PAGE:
Svantesson: Prolonged recession impending
Sweden’s economy has thus far weathered high interest rates and energy prices better than expected. Next year, however, Sweden will enter a recession that is expected to last until 2025. This is according to the Ministry of Finance’s latest economic forecast presented today by Minister for Finance Elisabeth Svantesson.
- Growth this year has been revised slightly upwards, due in part to companies’ continued willingness to invest. But it is clear that a significantly worse economic situation is coming, which will be difficult for many households. The recession is expected to be more prolonged than forecast in the Budget Bill, and it does not appear that it will hit bottom until 2024. Although many households are already facing severe financial difficulties due to the economic situation, it takes time for the increased costs to have a greater impact on consumption, says Minister for Finance Elisabeth Svantesson
High inflation and rapidly rising interest rates are expected to slow economic activity next year. Sweden’s economy is also greatly influenced by demand in the rest of the world, which is expected to grow weakly.
Gross domestic product is expected to decrease by 0.7 per cent in 2023, which is a downward adjustment from the previous forecast. Inflation is forecast to remain high for the rest of this year and early 2023 before decreasing over the course of the year. Inflation measured by consumer price index with fixed interest is expected to increase by an average of 6 per cent in 2023.
Due to the delayed economic downturn, the outlook for 2024 is significantly worse than previously forecast. GDP growth in 2024 has been adjusted downwards to 1 per cent. Unemployment is expected to increase in both 2023 and 2024 before decreasing as demand rises.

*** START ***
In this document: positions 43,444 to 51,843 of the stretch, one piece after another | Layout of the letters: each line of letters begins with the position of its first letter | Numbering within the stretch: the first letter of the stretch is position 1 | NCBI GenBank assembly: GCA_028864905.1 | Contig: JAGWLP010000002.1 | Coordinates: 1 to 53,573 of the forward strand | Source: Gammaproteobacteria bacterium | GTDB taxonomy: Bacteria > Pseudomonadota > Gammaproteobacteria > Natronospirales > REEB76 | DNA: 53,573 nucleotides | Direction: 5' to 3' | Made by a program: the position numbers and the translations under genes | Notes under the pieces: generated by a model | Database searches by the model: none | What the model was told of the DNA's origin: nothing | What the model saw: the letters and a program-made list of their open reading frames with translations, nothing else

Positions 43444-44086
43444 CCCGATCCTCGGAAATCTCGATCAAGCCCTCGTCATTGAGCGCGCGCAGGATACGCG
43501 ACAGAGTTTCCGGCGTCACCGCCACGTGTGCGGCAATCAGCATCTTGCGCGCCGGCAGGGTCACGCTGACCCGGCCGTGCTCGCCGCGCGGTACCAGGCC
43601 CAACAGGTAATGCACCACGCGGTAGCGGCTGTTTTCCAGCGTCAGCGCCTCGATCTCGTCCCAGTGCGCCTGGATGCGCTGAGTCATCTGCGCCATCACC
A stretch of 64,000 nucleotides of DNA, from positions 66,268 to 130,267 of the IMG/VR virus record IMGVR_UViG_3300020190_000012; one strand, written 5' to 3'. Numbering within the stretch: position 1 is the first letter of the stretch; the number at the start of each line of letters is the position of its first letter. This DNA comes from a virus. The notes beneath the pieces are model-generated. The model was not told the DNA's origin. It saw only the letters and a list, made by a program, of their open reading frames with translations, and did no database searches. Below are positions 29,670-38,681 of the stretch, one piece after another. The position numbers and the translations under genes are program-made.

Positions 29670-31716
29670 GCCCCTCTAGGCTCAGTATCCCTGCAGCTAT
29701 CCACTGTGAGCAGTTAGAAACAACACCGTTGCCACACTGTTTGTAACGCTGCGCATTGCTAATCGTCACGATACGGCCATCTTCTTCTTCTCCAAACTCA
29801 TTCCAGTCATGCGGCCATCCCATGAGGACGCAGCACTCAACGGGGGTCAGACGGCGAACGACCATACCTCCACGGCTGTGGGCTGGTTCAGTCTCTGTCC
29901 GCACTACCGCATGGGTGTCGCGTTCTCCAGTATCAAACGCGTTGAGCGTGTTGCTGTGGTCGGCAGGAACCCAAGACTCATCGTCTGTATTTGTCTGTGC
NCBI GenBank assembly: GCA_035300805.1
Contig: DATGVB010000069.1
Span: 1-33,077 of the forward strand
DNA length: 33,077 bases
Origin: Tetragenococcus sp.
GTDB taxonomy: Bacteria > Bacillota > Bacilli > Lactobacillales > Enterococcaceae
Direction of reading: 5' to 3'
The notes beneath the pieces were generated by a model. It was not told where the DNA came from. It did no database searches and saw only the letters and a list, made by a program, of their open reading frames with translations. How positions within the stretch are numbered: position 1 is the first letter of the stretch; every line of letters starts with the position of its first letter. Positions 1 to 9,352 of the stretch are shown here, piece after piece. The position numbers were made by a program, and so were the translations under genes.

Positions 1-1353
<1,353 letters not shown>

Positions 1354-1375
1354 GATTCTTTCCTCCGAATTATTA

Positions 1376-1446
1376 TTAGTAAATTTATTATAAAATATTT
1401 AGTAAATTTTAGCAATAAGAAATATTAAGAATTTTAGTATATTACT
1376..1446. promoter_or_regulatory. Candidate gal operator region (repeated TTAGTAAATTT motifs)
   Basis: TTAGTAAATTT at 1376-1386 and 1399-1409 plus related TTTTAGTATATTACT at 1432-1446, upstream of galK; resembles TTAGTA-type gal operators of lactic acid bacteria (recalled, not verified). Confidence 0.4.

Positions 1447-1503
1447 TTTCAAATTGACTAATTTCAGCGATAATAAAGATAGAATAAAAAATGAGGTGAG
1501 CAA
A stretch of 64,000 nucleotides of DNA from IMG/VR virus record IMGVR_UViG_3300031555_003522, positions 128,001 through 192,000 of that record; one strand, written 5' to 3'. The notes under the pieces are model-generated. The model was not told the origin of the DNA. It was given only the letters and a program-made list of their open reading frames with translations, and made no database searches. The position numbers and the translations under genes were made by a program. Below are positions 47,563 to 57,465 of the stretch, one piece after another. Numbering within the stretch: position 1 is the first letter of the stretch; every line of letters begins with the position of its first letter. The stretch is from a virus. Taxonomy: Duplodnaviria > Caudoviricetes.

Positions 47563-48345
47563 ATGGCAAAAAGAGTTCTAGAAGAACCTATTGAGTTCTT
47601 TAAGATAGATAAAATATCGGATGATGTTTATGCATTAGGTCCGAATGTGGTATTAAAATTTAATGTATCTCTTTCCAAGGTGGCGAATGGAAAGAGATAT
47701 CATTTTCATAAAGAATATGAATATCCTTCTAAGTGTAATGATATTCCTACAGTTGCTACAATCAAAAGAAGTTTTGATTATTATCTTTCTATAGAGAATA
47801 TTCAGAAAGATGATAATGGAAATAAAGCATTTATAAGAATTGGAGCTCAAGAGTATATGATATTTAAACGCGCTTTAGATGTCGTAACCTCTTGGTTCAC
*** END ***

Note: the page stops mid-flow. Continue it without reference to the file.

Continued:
The forecast is subject to a great deal of uncertainty, particularly in connection with the energy situation in Europe, Russia’s war in Ukraine and continued high inflation.
- In the current situation, it is important that financial policy be carefully considered. The worst-case scenario for households and businesses already facing financial difficulty would be a further increase in inflation. The Government’s budget for next year has undergone cuts aimed at combating inflation while providing room to act in the event that the economic downturn is worse than expected, says Minister for Finance Elisabeth Svantesson
Sweden’s public finances are expected to be stronger this year due to continued strong tax revenues.
The expected downturn will burden public finances in 2023 and 2024, which will also weaken net lending over the next two years. However, a balance in lending is expected during that time.
The level of public indebtedness as a percentage of GDP is expected to remain low and quickly decrease over the forecast period. Sweden is one of the countries with the lowest national debt in Europe.
Press Secretary to Minister for Finance Elisabeth Svantesson
Phone (switchboard) +46 8 405 10 00
Mobile +46 76 141 14 79
email to Niklas Gillström
Head of the Macroeconomic Forecasting Division
Phone +46 8 405 96 21
email to Karine Raoufinia, via senior registry clerk
Head of the Division for Public Finances
Phone +46 8 405 47 18
email to Thomas Bergman, via senior registry clerk